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Could 3-On-3 Football Be The Key To Drawing More Youth To The Sport?

MINNEAPOLIS (WCCO) -- What came out of the postponement of high school football In Minnesota has been a lot of creative ideas to grow the sport.

Travis Walsh, a standout college player and veteran college coach of more than two decades, has found a way to make it fun. He noticed kids playing basketball and soccer, but not football -- so he asked them why.

"I said, 'What is it that you like about basketball and soccer better?' The number-one thing I heard was, 'I can get the ball when I want to,'" Walsh said.

Those interactions inspired him to create three-on-three football. The reason is simple: You will touch the ball.

"Quarterbacks, on average, just if you took sheer averages, are getting 100 throws. We had a receiver the other night who had 43 in-game catches. We had a quarterback that threw 27 touchdowns," Walsh said.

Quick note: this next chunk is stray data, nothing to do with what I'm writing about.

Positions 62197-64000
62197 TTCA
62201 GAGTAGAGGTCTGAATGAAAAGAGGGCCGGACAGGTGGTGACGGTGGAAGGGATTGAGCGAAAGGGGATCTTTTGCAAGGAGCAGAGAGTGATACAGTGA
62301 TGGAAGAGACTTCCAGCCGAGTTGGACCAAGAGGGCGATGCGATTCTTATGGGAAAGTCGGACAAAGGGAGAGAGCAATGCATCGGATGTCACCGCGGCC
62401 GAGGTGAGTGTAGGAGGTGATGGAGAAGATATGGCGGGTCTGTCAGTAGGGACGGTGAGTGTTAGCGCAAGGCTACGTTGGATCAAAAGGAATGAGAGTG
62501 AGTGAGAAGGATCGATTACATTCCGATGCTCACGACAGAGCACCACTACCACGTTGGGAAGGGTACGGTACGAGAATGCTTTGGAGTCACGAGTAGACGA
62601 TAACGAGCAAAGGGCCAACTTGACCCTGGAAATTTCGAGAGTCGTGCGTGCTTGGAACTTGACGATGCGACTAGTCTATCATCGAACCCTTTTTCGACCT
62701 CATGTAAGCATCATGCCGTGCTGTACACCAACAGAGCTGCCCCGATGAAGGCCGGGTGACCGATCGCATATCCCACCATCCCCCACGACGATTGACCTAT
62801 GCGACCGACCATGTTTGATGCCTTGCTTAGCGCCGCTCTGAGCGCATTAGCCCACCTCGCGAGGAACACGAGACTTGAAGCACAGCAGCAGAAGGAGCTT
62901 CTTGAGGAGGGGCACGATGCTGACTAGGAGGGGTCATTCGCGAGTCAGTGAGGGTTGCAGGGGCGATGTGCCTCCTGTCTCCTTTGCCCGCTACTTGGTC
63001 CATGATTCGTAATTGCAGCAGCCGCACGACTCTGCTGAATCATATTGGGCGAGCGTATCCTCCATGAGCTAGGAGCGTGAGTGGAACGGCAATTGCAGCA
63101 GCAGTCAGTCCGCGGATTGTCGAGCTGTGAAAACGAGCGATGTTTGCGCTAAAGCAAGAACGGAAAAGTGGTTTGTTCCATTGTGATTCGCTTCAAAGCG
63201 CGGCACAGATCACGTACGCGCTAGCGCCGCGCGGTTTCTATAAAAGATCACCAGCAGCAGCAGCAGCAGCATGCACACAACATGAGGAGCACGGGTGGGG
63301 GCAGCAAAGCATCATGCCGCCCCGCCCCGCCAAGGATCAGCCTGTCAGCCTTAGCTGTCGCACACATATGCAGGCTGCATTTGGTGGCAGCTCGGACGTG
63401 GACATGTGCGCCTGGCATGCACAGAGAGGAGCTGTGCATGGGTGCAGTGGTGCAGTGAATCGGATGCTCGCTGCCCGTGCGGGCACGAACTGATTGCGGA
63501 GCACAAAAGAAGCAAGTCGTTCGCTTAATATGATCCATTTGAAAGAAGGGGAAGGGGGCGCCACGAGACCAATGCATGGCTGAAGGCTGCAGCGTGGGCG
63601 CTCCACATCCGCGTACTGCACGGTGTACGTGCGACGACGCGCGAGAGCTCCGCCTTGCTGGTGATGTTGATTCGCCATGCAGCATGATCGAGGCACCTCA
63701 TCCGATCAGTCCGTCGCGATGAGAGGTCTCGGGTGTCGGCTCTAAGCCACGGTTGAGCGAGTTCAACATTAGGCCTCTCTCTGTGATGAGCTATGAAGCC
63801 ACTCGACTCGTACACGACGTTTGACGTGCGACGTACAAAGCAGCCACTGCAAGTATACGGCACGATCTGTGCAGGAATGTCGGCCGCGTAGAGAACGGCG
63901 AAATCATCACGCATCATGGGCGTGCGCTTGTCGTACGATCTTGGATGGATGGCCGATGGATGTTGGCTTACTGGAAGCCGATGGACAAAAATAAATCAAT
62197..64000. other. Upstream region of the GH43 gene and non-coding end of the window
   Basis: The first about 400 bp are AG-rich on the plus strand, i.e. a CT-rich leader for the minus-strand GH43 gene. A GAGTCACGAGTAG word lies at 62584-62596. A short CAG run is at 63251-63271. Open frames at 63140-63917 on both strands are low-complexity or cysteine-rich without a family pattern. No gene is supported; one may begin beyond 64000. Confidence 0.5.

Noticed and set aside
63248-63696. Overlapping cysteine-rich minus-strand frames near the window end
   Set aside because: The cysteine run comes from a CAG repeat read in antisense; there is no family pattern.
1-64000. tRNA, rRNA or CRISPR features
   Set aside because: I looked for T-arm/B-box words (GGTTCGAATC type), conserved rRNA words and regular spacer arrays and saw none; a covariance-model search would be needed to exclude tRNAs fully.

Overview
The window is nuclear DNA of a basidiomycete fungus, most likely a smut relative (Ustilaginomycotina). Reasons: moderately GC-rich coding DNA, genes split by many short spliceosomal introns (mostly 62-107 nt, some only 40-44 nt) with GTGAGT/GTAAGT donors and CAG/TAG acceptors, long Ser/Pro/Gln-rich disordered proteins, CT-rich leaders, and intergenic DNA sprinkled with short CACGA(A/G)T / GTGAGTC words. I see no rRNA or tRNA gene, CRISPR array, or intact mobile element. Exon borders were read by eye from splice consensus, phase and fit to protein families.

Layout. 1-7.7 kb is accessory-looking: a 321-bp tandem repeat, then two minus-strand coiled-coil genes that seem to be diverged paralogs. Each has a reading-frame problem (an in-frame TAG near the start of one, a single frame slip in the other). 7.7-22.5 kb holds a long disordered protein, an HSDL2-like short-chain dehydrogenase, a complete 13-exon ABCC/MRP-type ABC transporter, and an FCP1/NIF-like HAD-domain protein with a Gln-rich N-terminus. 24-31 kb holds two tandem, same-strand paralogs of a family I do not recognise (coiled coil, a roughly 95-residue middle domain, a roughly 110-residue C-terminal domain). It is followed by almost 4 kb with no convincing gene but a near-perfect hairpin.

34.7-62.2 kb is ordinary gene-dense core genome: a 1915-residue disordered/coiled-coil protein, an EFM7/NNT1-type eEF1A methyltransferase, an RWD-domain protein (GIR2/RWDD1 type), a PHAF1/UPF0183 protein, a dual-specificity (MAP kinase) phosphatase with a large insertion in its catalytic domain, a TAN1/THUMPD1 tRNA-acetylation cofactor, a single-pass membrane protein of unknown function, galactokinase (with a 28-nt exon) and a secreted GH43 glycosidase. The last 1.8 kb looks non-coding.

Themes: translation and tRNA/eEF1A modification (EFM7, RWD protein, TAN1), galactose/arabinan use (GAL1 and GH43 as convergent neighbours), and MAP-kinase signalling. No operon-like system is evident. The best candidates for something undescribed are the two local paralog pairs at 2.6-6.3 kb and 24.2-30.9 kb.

Travis Walsh
Travis Walsh (credit: CBS)

He introduced it this summer and fall, with tournaments and in-house competition. The goal is to make it enough fun that kids keep playing into high school, and convert to 11 on 11.

"And I'm looking at this from a let's regrow football [perspective], and then let's do the best job we can retaining student-athletes so they can get to those really good coaches and programs and cultures, 9-12 in this state," he said.

With COVID-19 claiming much of summer and early fall, Walsh has taken this to some satellite stops to complement what coaches are already doing.

"And that's where I'm saying 11-on-11, great. Seven-on-seven, absolutely need it. But I think there's also a place for the three-on-three model," he said.

When kids have fun, they are probably going to come back and do it again.

"But I'm also realizing there's going to be a place for this," Walsh said. There's no doubt in my mind."

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